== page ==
Phase 2 Study Shows Benefit of Erlotinib in Invasive Bladder Cancer

Kathleen Louden

October 16, 2009

October 16, 2009 (Chicago, Illinois) — Muscle-invasive bladder cancer improved in 75% of patients who received targeted therapy with erlotinib (Tarceva) before undergoing radical cystectomy, a new pilot study has found. In addition, only 30% of the patients died of the disease within 2 years of treatment, suggesting that erlotinib prolongs disease-specific survival for people with bladder cancer, the authors say.

"Typically, 50% of patients will be alive at 2 years," said lead author Angela Smith, MD, a surgical resident in the Urologic Surgery Division at the University of North Carolina at Chapel Hill (UNC). "These preliminary results are encouraging."

Dr. Smith presented the results here at the American College of Surgeons 94th Annual Clinical Congress, and she and a coauthor spoke to Medscape General Surgery during a press conference.

First Use of Erlotinib in Nonmetastatic Bladder Cancer

"This is the first clinical application using a targeted agent in [treating] localized bladder cancer," said coauthor Raj Pruthi, MD, associate professor of surgery and urology at UNC.

The new study enrolled 20 patients (15 men) with histologically confirmed muscle-invasive bladder carcinoma (clinical stage T2) after they underwent initial transurethral resection of bladder tumor. All patients received neoadjuvant therapy with 150 mg daily of erlotinib orally for 4 weeks before a radical cystectomy. Erlotinib, an inhibitor of epidermal growth-factor receptor, is approved by the US Food and Drug Administration for the treatment of nonsmall-cell lung cancer and pancreatic cancer.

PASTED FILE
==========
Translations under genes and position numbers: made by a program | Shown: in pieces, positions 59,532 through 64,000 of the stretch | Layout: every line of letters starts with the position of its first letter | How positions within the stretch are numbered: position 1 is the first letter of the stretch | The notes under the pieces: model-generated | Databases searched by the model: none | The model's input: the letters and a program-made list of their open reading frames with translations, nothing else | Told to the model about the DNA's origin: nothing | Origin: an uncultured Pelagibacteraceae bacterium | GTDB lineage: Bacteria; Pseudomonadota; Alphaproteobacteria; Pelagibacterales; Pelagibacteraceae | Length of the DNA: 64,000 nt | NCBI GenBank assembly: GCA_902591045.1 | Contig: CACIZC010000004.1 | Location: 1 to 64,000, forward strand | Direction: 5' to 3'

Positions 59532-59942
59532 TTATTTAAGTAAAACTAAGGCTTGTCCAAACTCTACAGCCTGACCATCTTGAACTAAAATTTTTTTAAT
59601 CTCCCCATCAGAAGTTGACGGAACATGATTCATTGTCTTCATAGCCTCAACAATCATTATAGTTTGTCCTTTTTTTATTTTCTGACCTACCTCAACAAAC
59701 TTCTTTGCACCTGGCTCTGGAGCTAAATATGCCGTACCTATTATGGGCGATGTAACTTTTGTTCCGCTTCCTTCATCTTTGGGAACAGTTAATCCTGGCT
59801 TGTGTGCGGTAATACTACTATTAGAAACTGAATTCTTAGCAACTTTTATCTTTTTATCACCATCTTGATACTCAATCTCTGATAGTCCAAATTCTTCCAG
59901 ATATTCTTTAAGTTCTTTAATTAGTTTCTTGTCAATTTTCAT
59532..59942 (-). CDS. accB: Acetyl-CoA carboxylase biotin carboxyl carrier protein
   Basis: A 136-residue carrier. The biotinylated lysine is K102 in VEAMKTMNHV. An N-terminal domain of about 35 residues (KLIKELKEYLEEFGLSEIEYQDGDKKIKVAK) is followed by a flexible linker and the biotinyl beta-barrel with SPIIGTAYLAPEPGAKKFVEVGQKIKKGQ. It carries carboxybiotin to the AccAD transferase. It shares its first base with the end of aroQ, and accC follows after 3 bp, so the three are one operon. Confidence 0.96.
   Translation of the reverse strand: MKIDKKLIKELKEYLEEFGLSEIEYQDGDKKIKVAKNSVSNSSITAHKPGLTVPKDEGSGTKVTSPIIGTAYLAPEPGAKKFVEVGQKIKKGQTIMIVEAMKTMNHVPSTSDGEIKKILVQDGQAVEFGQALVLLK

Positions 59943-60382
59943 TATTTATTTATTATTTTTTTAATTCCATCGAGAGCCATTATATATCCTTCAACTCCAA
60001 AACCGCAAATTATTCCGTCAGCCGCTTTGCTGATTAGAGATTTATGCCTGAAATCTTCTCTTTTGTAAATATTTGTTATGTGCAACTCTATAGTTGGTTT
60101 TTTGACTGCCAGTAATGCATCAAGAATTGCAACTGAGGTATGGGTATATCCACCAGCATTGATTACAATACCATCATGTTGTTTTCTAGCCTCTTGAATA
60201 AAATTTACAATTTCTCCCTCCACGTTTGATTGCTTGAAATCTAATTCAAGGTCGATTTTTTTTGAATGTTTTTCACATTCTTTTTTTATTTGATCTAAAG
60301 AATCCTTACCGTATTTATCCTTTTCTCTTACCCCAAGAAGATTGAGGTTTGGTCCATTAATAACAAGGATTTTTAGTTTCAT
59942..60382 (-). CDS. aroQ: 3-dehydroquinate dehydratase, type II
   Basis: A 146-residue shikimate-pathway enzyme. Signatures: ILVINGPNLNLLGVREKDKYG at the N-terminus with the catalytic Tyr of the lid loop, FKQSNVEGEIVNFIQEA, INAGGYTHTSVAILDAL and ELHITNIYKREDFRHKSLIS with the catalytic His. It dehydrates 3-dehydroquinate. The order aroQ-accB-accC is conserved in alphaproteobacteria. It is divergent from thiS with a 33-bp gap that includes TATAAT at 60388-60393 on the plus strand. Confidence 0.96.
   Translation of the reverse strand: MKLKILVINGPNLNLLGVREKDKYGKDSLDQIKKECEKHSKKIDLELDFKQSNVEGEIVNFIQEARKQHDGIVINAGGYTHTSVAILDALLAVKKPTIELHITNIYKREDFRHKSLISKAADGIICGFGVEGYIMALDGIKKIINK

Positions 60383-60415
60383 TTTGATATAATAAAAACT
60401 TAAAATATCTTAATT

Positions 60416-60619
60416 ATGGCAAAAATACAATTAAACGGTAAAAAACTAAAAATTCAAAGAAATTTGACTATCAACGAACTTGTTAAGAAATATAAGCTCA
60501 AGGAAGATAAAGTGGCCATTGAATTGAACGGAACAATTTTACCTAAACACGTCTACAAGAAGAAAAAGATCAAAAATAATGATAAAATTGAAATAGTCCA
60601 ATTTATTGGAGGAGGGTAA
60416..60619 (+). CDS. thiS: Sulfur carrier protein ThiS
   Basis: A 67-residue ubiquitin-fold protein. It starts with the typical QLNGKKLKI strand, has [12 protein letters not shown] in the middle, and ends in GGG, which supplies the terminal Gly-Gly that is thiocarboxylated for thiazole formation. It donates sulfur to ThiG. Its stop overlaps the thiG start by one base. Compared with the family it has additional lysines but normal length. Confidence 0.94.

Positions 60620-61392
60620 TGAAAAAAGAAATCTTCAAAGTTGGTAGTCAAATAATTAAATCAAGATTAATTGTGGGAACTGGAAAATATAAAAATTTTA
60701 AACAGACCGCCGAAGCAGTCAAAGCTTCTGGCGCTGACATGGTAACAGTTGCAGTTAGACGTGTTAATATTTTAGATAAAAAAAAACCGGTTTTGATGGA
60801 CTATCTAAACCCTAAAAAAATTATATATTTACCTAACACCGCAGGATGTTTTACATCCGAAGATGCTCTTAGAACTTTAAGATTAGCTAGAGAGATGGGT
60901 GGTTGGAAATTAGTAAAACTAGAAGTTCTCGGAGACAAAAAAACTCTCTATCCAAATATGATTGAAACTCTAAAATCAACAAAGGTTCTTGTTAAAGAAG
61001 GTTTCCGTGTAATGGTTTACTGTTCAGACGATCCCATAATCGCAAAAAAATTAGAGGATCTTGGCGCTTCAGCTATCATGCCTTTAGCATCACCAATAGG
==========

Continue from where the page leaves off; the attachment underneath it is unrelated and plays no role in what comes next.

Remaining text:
On surgical pathological specimens, there was either no evidence of disease or it was now confined to the bladder (less than or equal to pT2) in 15 patients, the authors reported. Of the remaining 5 patients, 4 had cancer invading perivesical fat (pT3) and 1 patient had a single positive lymph node (pT0N1), Dr. Pruthi told Medscape General Surgery.

Four patients with organ-confined disease subsequently had disease progression and received cytotoxic chemotherapy, as did the patients who did not initially respond to erlotinib, the authors said. All but 3 of the 20 patients continued erlotinib maintenance therapy postoperatively. At a mean follow-up of 25 months, 9 patients had died — 6 from the cancer and 3 from other causes, Dr. Pruthi said.

Adverse Effects Tolerable, Drug Cost a Problem

Adverse effects of erlotinib were tolerable, with the most common being a rash, the authors said. Twelve of the 15 patients who experienced a rash had organ-confined disease, according to Dr. Smith, who said that "there seems to be a correlation between response to the drug and development of the rash."

The authors plan to study larger numbers of patients. "It is too early to offer a definitive conclusion," she said.

Although the study was very small, these preliminary data are "intriguing" and merit further study, James Montie, MD, professor of urologic oncology at the University of Michigan in Ann Arbor, told Medscape General Surgery. Dr. Montie, who was not affiliated with the study, said: "Whether erlotinib is going to be better than what we have now is unclear."

He added that the high cost of erlotinib could be a drawback to future expanded use of erlotinib.

OSI Pharmaceuticals, maker of Tarceva, provided the drug and partial funding for the study. Dr. Montie has disclosed no relevant financial relationships.

American College of Surgeons (ACS) 94th Annual Clinical Congress. Presented October 13, 2009.

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